Chang Tzu Ping was a Chinese peasant named “Two FacedChang”. His case was well documented and he was even featured on the old TV show “That’s Incredible”. Chang did not have an entire second face like Edward Mordrake, but his appearance was certainly grotesque. The left side of his “normal” face sprouted a a second mouth complete with lips, teeth and tongue as well as vestigal traces of a nose and other facial features. The second mouth could not speak or eat, but when Chang spoke, the second mouth moved. Chang’s fellow villagers shunned him, but American soldiers brought him to the States in the early 80’s so an operation could be performed. The operation was considered a success and Chang’s “second face” was removed, although he retained heavy scarring in the area. He returned to China and likely lived the rest of his days in peace. This happened only a few decades ago but if not for his appearance on “That’s Incredible” and medical records of his surgery, few people would ever believe that such a man was real. Think, then, of Edward Mordrake…born more than 100 years ago in a time without TV and with imperfect records.

The other famous case of a “two-faced” man is that of Pascal Pinon, a railroad worker of Mexican extraction who was exhibited in the early 1900’s in traveling circuses as “The Man With Two Heads”. Pinon  appeared to have a large mass jutting out of his forehead, covered with hair and featuring a strange frozen face like that of an old man. For years, Pinon was one of the most famous “freaks” on the freakshow circuit. The truth was, he had a massive benign cyst growing out of his head and the carny showmen of the Sells-Floto circus doctored it up with a false face to make it look even creepier. The deception looks obvious now, but in its day, it fooled thousands. Wearying of both the growth and the carnival life, Pinon eventually had an operation to remove the cyst, after which he returned to Texas and a life of obscurity.
Chang’s case is more clearly that of actually having a second face more than Pinon, but both men demonstrate that obscenely large deformities of the head are not only possible…they have happened.
So where does that leave us regarding our friend Mr. Mordrake? I can’t answer with certainty that he DID exist…but I cannot categorically state that he DIDN’T exist, either. There may very well have been a man born in the 19th century, likely in England, who had an extreme deformity giving people the impression that he had a second face.  Perhaps it was not a full blown face as legend would have it, but something similar to what Chang Tzu Ping had.
It should also be noted that the condition of being born with two faces is medically recognized and identified as diprosopus, also known a craniofacial dislocation. Many of us have heard of animals like cats or dogs being born with their head split into two distinct faces…photographs and official case histories of such creatures exist. Usually the animal afflicted with this deformity dies quickly…but not always. And there is one recorded case of a human being having this “double face” disorder…an Indian child named Lali Singh who was born on March 10, 2008, having 3 functioning eyes, two noses and two mouths. Lali died at the age of two months but her death was due to a heart condition, not the diprosopus. That is a modern case that is well documented.  However, Lali had two faces sharing the front of her skull, not a completely formed face on the back of her head as Mordrake had.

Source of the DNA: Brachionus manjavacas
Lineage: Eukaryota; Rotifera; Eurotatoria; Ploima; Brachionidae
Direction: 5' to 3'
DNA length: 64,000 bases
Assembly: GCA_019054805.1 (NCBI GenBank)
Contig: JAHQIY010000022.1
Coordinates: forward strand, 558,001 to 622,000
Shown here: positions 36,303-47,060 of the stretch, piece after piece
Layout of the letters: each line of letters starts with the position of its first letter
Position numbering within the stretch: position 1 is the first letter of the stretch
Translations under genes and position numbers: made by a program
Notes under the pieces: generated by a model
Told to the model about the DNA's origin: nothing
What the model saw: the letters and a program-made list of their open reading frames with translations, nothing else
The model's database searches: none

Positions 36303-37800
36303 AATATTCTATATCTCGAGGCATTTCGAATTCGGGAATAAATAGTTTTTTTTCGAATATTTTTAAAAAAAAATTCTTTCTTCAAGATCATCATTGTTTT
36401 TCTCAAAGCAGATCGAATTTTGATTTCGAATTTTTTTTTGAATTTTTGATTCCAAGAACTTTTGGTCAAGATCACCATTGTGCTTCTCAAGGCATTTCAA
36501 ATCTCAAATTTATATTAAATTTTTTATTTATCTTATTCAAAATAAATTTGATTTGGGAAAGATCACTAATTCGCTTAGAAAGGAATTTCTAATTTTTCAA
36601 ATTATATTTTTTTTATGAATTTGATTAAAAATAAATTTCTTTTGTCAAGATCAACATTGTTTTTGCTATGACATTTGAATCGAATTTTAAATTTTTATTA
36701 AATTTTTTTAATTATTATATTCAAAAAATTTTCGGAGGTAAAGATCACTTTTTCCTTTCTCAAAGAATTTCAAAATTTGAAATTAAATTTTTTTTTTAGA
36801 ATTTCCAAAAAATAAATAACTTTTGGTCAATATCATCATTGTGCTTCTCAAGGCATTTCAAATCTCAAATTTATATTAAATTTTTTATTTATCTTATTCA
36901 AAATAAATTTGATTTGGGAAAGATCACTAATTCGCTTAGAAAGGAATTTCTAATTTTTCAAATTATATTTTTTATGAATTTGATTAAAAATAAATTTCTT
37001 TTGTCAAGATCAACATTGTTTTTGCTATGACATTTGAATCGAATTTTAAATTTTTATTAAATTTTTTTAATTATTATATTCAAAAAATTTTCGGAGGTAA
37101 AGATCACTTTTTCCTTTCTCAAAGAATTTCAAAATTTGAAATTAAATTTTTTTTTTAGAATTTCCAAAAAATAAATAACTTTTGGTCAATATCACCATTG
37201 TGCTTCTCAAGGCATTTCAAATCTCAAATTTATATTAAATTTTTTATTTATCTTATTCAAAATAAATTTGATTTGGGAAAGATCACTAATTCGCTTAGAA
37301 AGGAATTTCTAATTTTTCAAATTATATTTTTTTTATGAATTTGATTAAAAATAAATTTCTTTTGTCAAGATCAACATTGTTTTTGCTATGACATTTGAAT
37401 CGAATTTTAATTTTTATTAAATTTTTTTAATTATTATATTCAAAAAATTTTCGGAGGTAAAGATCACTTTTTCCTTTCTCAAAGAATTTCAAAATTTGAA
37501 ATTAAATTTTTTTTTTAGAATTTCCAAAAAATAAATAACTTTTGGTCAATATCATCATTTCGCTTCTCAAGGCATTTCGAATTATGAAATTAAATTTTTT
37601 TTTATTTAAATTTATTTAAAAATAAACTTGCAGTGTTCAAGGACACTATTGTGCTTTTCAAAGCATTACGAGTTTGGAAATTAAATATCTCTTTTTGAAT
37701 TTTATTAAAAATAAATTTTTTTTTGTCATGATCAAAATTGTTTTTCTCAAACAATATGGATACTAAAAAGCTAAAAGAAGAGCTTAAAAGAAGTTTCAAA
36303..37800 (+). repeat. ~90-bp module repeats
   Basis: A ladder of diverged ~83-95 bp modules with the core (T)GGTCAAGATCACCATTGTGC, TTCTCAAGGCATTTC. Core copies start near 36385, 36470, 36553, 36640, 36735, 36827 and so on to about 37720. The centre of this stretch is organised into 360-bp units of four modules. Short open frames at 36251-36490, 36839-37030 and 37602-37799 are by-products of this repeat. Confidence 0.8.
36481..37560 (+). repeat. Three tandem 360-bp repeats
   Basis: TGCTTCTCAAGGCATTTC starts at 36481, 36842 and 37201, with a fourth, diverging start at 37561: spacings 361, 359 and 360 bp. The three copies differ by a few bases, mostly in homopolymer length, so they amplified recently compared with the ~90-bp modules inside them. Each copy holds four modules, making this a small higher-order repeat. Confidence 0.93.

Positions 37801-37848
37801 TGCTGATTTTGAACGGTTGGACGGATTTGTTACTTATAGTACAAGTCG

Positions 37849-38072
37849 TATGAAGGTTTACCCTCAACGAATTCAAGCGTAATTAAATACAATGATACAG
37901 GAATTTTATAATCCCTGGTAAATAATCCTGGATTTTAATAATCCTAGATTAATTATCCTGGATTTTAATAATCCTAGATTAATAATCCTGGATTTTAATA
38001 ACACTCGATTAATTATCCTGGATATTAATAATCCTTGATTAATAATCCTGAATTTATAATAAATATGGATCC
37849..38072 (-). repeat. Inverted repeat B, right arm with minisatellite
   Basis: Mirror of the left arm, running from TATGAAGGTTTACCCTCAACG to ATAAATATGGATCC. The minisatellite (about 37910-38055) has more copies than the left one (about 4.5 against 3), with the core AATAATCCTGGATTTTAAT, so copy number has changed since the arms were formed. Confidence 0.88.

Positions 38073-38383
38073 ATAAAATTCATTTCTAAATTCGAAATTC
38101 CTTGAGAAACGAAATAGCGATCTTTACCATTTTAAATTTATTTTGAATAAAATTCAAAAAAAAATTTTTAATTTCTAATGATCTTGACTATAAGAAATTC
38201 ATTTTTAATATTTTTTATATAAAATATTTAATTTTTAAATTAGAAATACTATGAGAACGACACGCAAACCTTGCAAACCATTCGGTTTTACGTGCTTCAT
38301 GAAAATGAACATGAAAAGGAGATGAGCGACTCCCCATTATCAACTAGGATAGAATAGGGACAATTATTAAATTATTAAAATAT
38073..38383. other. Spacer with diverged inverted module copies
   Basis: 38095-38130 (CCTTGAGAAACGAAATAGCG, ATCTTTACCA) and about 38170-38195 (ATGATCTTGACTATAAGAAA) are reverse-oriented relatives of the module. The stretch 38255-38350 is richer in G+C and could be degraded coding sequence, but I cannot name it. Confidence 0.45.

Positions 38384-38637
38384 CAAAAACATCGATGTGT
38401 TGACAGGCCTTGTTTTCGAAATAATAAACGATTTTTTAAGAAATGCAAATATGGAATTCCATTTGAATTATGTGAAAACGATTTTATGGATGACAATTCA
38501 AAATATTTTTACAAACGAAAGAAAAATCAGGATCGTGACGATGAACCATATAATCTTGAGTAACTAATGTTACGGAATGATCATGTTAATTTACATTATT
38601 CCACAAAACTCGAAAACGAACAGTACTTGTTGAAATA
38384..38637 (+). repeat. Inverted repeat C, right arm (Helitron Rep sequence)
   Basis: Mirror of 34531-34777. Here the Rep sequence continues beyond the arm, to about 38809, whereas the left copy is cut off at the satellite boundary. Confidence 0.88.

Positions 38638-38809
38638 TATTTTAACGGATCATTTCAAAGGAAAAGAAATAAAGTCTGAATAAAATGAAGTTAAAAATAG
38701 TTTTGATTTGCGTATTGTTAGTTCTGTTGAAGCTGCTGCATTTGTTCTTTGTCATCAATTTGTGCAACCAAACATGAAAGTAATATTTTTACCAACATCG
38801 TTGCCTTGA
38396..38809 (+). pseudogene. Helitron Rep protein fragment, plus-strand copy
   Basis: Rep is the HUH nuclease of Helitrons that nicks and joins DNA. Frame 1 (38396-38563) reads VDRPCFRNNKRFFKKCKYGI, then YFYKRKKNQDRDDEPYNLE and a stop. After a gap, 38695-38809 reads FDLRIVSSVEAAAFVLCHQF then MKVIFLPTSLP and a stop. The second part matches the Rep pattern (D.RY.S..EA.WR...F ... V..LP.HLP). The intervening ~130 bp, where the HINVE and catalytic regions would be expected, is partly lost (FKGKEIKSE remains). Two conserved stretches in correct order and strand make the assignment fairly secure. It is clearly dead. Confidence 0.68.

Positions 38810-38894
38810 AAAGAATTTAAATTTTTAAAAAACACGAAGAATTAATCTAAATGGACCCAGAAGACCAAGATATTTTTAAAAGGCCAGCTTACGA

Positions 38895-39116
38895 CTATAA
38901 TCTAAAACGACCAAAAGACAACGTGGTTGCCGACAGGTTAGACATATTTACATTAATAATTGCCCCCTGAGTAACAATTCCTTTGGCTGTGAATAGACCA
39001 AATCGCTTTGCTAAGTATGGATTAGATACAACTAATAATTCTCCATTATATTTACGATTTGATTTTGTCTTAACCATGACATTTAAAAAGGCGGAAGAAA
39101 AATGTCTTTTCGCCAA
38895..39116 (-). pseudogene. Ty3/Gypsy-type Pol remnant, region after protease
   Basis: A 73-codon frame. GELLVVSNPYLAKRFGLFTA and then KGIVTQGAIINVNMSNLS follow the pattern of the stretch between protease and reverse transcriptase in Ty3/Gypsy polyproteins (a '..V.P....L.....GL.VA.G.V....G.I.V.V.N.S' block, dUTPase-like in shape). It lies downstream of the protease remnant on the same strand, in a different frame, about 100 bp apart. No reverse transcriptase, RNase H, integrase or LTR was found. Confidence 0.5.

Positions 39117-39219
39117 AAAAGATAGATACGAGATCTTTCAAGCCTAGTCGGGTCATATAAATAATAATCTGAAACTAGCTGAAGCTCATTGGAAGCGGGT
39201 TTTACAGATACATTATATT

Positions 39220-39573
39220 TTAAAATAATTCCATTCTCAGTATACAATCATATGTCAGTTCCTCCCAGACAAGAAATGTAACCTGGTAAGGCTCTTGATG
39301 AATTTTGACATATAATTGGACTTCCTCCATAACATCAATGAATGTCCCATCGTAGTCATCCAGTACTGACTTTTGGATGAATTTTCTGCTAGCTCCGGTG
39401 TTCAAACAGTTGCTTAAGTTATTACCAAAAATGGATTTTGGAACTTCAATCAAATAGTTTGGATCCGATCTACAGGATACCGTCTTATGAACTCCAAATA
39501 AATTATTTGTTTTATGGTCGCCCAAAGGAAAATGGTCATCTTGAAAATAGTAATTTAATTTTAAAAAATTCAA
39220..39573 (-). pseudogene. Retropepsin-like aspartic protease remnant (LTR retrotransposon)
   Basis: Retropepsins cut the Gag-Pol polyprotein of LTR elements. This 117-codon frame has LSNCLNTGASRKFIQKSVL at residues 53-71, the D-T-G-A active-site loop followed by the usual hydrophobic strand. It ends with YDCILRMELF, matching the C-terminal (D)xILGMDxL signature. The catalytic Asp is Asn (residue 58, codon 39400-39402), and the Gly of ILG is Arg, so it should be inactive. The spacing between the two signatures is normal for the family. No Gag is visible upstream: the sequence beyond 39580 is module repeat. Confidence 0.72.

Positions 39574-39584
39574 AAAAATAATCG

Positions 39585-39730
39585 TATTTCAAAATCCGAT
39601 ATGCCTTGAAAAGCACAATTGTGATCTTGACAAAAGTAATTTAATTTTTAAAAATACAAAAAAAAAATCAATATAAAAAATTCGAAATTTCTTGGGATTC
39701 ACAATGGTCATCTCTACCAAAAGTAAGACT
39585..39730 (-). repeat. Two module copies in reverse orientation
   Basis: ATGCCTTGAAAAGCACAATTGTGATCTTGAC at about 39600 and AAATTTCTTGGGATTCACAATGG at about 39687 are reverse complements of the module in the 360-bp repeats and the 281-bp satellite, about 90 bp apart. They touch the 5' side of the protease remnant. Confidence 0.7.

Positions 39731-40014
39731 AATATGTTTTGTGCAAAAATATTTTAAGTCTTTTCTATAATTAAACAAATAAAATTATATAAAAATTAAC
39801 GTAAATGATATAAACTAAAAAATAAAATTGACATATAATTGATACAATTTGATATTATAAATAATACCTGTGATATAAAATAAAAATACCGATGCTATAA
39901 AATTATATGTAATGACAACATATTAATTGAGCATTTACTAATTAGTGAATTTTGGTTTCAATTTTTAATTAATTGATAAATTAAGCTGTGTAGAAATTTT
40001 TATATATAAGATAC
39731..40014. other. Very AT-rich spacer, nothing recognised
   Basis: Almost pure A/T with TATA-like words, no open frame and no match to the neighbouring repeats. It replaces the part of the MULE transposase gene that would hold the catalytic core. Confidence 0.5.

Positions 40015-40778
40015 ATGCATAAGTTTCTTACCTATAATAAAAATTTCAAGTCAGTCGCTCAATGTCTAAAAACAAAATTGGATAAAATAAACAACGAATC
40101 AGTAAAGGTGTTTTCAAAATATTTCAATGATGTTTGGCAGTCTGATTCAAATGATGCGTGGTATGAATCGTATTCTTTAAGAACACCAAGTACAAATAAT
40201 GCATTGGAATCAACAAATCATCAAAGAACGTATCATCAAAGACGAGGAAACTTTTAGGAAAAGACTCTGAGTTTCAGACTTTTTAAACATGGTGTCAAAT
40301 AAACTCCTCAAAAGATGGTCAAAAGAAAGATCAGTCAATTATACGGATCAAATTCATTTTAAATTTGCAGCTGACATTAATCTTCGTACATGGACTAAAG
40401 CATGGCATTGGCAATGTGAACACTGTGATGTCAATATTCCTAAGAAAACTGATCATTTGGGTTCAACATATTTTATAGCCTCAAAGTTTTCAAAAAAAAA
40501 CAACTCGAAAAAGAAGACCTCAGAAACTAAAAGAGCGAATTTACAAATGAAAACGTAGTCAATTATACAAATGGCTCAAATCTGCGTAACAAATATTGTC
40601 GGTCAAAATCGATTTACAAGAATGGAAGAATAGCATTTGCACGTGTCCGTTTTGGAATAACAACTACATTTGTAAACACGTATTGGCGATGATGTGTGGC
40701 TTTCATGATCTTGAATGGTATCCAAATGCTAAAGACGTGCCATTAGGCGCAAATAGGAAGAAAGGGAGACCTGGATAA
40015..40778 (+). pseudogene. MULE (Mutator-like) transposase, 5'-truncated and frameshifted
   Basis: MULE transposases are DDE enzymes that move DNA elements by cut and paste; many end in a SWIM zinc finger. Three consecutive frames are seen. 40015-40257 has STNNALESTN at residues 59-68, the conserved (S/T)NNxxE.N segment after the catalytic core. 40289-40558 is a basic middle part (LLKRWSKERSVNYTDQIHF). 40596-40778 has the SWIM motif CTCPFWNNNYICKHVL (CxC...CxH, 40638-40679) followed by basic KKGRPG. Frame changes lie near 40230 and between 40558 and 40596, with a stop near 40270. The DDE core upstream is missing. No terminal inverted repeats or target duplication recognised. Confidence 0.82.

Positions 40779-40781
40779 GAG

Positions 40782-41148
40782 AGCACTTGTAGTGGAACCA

If Mordrake did exist and had a second face on the back of his head, he was more likely to have suffered from a super-rare condition known as craniopagus parasiticus.  This occurs in every 6 out of 10,000, 000 births. And of those cases, almost all died immediately. It’s a variation of conjoined twinning where a parasitic twin is partially formed during birth, usually in the form of facial features duplicated on the head of the surviving dominant twin. An example of a known survivor of this deformity was a child known as “The Two Headed Boy of Bengal”, born in 1783. The child had an entire second head attached to the top of his skull. The boy died due to a cobra bite in 1787 and his malformed skull remains in the collection of the Royal College of Surgeons in London.
Could Edward Mordrake have been a man with craniopagus parasiticus that survived past infancy with a second face on the back of his skull? He would have been the only man to do so. It would be extremely strange if medical science did not have a record of him beyond the brief mention in the book Anomalies and Curiosities of Medicine.  But then again, Mordrake was said to be a man of privilege, born into a wealthy family. Perhaps that wealth shielded him from unwanted attention while also providing some necessary medical care.
It is certain that Edward’s case has been romanticized and probably greatly exaggerated over the years. The story of a man with a second face that harassed him into suicide sounds like a classic tale of Gothic horror. But is that, too, impossible?
If Mordrake had a second face, it would almost certainly be unable to speak, unable to think. But imagine what the mere thought of having a second face would do to the mind? What would the mental state of someone born with such a deformity be? Perhaps Mordrake’s own tortured mind imagined the Other speaking to him, giving voice to the dark thoughts he himself did not dare to express. Is it so hard to imagine suicide as the logical result of such a life and such thoughts?
So is Edward Mordrake a complete fabrication? Maybe…but maybe not. His legend has gripped those who have heard it and it’s safe to say in this internet age that more people know more about this macabre fellow now than at any time in the past. For example, eccentric singer Tom Waits did a song “Poor Edward” dedicated to the Mordrake story. And just this year, Canadian black metal band Hollow did a whole concept album “Mordrake” based on the tale.
So think kindly of Poor Edward, dear humanoids, and remember…there but for the grace of God go I.
This is Dr. Abner Mality, turning out the lights.